Reading from Isaiah on Tuesday, January 31, 2017
On a daily basis, reporters capture heated arguments, protests, Twitter messages, and more as our polarized country fights over solutions to the generally agreed upon problems of our economy, immigration, abortion, etc. Instead of dialogue, we have a war of words over extremely differing solutions. What is a praying person to do in the face of what we are currently experiencing? I strongly feel that we do not need to pray our opinions and political views. What is needed is an ability to humbly hear from God and, then, to pray what we hear.
Followers of my blog will notice that I have moved the readings from Isaiah to the top of the article. Why? The current headlines from newspapers are full of a continuation of the drama that characterized one of the most contentious election cycles our country has ever observed. G. K Chesterton goes to the heart of the problem in his book, “What’s Wrong with the World.” Chesterton was an English writer, poet, philosopher, journalist, orator, and lay theologian who lived from the late 1800s to the early 1900s. In his book Chesterton observes that “the whole difficulty in our public problems is that some men are aiming at cures which other men would regard as maladies; are offering ultimate conditions as states of health which others would uncompromisingly call states of disease.”
In two key Old Testament passages God instructs praying people to leave the noise of the crowd, so they can obtain a knowledge of God’s plans and purposes for the world. Those two passages are below.
Isaiah 62.6 – Upon your walls, O Jerusalem, I have posted sentinels; all day and all night they shall never be silent. You who remind the Lord, take no rest.
Ezekiel 22.29-30 – The people of the land have practiced extortion and committed robbery; they have oppressed the poor and needy, and have extorted from the alien without redress. 30 And I sought for anyone among them who would repair the wall and stand in the breach before me on behalf of the land, so that I would not destroy it; but I found no one.
The Ezekiel passage is particularly tragic. God looked for someone to get on the wall and could not find anyone willing spend the time and effort to do so. Readers of this blog can give our world a valuable gift. We can leave the noise of the crowd, get alone with God, and discover his will. My encouragement is for people to read the Old Testament prophets to discover God’s will and to the pray about them.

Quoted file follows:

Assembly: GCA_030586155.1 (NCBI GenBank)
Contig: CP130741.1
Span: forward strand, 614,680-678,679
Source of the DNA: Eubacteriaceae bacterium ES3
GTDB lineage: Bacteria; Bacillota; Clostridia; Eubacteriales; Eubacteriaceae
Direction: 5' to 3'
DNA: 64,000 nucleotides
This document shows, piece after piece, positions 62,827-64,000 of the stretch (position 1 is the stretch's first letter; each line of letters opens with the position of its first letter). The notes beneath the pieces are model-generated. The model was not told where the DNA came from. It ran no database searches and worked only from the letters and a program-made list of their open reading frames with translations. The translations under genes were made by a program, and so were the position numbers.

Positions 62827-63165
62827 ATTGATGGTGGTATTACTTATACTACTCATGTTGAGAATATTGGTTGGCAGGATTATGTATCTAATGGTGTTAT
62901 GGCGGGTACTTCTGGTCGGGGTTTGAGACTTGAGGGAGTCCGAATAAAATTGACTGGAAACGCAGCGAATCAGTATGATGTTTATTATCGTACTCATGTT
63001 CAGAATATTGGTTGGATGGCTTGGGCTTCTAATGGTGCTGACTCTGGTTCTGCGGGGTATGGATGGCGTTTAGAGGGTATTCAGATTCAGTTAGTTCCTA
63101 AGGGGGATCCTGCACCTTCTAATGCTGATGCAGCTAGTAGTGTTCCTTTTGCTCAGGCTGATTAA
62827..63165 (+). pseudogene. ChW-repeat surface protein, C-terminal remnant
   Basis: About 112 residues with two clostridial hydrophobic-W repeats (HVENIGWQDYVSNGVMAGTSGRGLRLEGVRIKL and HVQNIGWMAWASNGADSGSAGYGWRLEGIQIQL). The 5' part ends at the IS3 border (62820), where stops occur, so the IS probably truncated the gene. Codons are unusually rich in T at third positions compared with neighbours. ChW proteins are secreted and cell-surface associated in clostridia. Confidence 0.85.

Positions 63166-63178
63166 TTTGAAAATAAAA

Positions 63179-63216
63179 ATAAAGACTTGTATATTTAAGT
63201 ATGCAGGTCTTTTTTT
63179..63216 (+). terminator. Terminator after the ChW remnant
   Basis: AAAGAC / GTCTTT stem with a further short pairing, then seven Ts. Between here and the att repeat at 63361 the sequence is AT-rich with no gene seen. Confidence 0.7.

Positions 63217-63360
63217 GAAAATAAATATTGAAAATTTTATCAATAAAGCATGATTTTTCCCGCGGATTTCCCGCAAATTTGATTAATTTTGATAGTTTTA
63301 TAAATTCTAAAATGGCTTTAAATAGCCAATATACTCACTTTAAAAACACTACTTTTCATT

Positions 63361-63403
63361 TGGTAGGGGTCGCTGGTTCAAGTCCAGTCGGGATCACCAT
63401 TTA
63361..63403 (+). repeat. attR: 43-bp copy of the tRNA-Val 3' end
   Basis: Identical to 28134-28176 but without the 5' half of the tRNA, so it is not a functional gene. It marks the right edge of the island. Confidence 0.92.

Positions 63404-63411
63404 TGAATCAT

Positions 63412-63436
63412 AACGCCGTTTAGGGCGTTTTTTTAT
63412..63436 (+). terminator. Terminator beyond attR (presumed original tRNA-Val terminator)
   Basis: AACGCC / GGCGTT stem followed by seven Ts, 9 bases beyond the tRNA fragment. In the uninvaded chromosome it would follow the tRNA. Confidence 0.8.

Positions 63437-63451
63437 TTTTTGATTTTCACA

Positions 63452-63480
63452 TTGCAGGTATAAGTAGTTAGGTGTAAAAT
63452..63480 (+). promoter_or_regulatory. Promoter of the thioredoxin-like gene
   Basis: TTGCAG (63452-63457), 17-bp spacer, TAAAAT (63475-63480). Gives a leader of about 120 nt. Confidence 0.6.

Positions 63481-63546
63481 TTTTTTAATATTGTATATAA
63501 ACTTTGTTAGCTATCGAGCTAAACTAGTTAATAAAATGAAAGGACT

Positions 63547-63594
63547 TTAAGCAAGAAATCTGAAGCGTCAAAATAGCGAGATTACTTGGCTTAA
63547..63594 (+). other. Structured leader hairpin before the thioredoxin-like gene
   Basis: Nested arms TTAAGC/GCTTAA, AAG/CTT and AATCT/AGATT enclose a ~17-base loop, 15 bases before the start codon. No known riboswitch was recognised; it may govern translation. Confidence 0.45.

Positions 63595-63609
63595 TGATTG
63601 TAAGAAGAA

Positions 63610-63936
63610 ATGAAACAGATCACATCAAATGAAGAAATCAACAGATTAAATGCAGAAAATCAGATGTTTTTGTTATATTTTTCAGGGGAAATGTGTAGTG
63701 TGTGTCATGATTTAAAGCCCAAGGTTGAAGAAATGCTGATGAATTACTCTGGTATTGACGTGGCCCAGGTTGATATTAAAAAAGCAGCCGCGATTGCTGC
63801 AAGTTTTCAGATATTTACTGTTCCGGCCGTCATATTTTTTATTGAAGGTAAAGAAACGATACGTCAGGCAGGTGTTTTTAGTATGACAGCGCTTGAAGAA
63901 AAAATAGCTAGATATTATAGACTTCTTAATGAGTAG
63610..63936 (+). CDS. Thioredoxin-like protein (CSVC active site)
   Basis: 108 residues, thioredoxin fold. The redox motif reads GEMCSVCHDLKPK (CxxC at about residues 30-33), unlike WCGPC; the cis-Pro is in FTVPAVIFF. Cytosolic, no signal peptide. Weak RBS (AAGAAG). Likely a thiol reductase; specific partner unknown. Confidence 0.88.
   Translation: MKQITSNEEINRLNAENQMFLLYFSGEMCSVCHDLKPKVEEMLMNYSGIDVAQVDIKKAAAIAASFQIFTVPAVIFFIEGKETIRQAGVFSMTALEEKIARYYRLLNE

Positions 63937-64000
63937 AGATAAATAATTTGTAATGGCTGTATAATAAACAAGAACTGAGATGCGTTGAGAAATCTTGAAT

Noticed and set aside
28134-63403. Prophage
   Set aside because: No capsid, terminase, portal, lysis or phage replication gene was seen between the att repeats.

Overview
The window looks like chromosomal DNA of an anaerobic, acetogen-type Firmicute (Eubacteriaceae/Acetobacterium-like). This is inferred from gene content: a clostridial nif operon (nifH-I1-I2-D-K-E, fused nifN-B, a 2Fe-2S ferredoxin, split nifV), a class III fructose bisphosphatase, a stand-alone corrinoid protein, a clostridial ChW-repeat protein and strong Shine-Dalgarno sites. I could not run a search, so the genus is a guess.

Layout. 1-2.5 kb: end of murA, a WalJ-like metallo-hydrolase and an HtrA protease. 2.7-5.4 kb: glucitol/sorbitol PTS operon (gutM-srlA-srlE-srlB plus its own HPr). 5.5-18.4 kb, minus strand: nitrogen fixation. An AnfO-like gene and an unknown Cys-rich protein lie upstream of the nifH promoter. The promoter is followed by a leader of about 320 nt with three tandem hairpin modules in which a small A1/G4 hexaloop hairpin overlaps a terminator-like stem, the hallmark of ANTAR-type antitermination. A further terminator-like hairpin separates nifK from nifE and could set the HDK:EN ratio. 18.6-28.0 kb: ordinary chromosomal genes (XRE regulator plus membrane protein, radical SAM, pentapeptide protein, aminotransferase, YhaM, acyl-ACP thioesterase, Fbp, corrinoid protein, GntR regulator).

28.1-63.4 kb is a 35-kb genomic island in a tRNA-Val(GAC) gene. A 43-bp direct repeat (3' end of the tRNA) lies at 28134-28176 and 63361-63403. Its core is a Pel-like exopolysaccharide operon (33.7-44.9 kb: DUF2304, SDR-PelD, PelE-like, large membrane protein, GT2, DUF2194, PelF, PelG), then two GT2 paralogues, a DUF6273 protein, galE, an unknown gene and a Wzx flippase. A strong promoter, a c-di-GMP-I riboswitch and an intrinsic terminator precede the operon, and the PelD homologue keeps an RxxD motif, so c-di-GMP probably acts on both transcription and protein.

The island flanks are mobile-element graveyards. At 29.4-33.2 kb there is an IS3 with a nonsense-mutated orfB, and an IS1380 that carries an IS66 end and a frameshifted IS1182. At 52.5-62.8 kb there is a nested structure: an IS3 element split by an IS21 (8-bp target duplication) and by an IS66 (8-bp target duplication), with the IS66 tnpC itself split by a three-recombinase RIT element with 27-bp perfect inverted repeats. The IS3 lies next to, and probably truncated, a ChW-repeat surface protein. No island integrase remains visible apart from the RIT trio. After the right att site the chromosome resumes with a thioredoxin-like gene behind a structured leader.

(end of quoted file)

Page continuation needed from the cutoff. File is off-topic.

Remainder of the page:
Tomorrow, the reading from Isaiah will be chapter two.
The Headlines from the New York Times on Tuesday, January 31, 2017
- Trump Fires Acting Attorney General Who Defied Him – President Trump fired an incumbent from the Obama administration and replaced her with a temporary head, prior to the confirmation of his proposed Attorney General, Mr. Sessions. These actions are the results of choices that have been made concerning President Trump’s immigration ban.
- In Ban on Migrants, Trump Supporters See a Promise Kept – The New York Times reports, “at home, a large portion of the electorate is behind the president. Mr. Trump’s supporters say that the promise of tougher immigration policies is one of the main reasons they voted for him.”
Prayer for January 31, 2017
Dear God, please draw praying people to a place where we can hear from you. May you help us remove ourselves from the noise of the crowd and our own opinions. Please help us to comprehend your purposes and plans for the times in which we live. Then, may we intercede with you on behalf of your will.
Preview of Isaiah Reading for Tomorrow
In tomorrow’s blog post we will return to a systematic reading of the prophet, Isaiah. In chapter two God brings his own people into the courtroom. He tells them that they have the leaders they deserve. They have abandoned God and have glorified human leadership. God’s judgment is that he has given them the result of their own choices.
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